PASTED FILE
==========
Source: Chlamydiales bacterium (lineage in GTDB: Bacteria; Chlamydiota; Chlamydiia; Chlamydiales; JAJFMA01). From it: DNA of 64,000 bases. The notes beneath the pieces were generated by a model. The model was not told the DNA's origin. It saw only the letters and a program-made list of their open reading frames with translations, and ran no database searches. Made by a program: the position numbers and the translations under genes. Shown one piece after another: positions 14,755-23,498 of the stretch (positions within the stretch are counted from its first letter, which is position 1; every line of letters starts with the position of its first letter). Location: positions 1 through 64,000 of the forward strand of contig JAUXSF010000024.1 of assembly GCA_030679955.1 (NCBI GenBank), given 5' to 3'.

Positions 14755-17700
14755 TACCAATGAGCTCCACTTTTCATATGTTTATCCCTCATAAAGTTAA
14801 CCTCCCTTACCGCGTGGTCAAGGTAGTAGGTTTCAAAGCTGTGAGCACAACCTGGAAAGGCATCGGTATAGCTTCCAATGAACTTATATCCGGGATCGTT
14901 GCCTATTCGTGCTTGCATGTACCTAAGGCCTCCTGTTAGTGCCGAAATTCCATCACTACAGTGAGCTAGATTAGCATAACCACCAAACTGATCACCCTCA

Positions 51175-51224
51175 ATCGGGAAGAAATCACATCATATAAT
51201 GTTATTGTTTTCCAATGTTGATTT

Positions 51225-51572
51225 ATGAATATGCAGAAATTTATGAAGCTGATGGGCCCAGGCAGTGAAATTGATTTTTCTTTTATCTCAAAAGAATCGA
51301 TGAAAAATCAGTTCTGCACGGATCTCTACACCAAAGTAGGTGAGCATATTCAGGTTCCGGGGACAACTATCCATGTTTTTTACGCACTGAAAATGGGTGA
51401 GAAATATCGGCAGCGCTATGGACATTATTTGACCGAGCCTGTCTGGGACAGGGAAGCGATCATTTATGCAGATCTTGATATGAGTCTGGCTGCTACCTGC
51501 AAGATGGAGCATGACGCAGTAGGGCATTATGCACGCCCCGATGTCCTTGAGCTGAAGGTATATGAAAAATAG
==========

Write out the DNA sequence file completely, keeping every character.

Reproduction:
Source: Chlamydiales bacterium (lineage in GTDB: Bacteria; Chlamydiota; Chlamydiia; Chlamydiales; JAJFMA01). From it: DNA of 64,000 bases. The notes beneath the pieces were generated by a model. The model was not told the DNA's origin. It saw only the letters and a program-made list of their open reading frames with translations, and ran no database searches. Made by a program: the position numbers and the translations under genes. Shown one piece after another: positions 14,755-23,498 of the stretch (positions within the stretch are counted from its first letter, which is position 1; every line of letters starts with the position of its first letter). Location: positions 1 through 64,000 of the forward strand of contig JAUXSF010000024.1 of assembly GCA_030679955.1 (NCBI GenBank), given 5' to 3'.

Positions 14755-17700
14755 TACCAATGAGCTCCACTTTTCATATGTTTATCCCTCATAAAGTTAA
14801 CCTCCCTTACCGCGTGGTCAAGGTAGTAGGTTTCAAAGCTGTGAGCACAACCTGGAAAGGCATCGGTATAGCTTCCAATGAACTTATATCCGGGATCGTT
14901 GCCTATTCGTGCTTGCATGTACCTAAGGCCTCCTGTTAGTGCCGAAATTCCATCACTACAGTGAGCTAGATTAGCATAACCACCAAACTGATCACCCTCA

Positions 51175-51224
51175 ATCGGGAAGAAATCACATCATATAAT
51201 GTTATTGTTTTCCAATGTTGATTT

Positions 51225-51572
51225 ATGAATATGCAGAAATTTATGAAGCTGATGGGCCCAGGCAGTGAAATTGATTTTTCTTTTATCTCAAAAGAATCGA
51301 TGAAAAATCAGTTCTGCACGGATCTCTACACCAAAGTAGGTGAGCATATTCAGGTTCCGGGGACAACTATCCATGTTTTTTACGCACTGAAAATGGGTGA
51401 GAAATATCGGCAGCGCTATGGACATTATTTGACCGAGCCTGTCTGGGACAGGGAAGCGATCATTTATGCAGATCTTGATATGAGTCTGGCTGCTACCTGC
51501 AAGATGGAGCATGACGCAGTAGGGCATTATGCACGCCCCGATGTCCTTGAGCTGAAGGTATATGAAAAATAG